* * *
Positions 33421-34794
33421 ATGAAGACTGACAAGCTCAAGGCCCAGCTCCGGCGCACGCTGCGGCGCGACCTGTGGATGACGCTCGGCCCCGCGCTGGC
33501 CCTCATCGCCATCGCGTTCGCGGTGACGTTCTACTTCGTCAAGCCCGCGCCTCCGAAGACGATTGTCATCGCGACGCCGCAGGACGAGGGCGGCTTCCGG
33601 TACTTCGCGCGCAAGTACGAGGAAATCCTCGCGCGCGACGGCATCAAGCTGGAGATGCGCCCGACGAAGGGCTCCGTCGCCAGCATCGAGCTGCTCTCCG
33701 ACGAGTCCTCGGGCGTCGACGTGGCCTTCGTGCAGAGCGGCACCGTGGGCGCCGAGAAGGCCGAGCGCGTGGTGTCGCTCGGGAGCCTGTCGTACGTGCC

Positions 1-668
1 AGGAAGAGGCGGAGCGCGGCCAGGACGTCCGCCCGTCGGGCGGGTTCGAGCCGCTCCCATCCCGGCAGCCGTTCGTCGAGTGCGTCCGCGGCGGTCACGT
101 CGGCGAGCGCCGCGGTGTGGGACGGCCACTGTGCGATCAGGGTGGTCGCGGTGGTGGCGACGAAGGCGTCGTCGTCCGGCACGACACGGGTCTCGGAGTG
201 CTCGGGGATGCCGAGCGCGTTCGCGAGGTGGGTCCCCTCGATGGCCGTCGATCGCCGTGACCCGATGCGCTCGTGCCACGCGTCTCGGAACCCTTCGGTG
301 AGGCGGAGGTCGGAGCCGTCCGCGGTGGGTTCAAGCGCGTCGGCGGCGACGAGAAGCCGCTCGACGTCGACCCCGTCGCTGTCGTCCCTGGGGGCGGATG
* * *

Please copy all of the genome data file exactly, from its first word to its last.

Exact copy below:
Positions 33421-34794
33421 ATGAAGACTGACAAGCTCAAGGCCCAGCTCCGGCGCACGCTGCGGCGCGACCTGTGGATGACGCTCGGCCCCGCGCTGGC
33501 CCTCATCGCCATCGCGTTCGCGGTGACGTTCTACTTCGTCAAGCCCGCGCCTCCGAAGACGATTGTCATCGCGACGCCGCAGGACGAGGGCGGCTTCCGG
33601 TACTTCGCGCGCAAGTACGAGGAAATCCTCGCGCGCGACGGCATCAAGCTGGAGATGCGCCCGACGAAGGGCTCCGTCGCCAGCATCGAGCTGCTCTCCG
33701 ACGAGTCCTCGGGCGTCGACGTGGCCTTCGTGCAGAGCGGCACCGTGGGCGCCGAGAAGGCCGAGCGCGTGGTGTCGCTCGGGAGCCTGTCGTACGTGCC

Positions 1-668
1 AGGAAGAGGCGGAGCGCGGCCAGGACGTCCGCCCGTCGGGCGGGTTCGAGCCGCTCCCATCCCGGCAGCCGTTCGTCGAGTGCGTCCGCGGCGGTCACGT
101 CGGCGAGCGCCGCGGTGTGGGACGGCCACTGTGCGATCAGGGTGGTCGCGGTGGTGGCGACGAAGGCGTCGTCGTCCGGCACGACACGGGTCTCGGAGTG
201 CTCGGGGATGCCGAGCGCGTTCGCGAGGTGGGTCCCCTCGATGGCCGTCGATCGCCGTGACCCGATGCGCTCGTGCCACGCGTCTCGGAACCCTTCGGTG
301 AGGCGGAGGTCGGAGCCGTCCGCGGTGGGTTCAAGCGCGTCGGCGGCGACGAGAAGCCGCTCGACGTCGACCCCGTCGCTGTCGTCCCTGGGGGCGGATG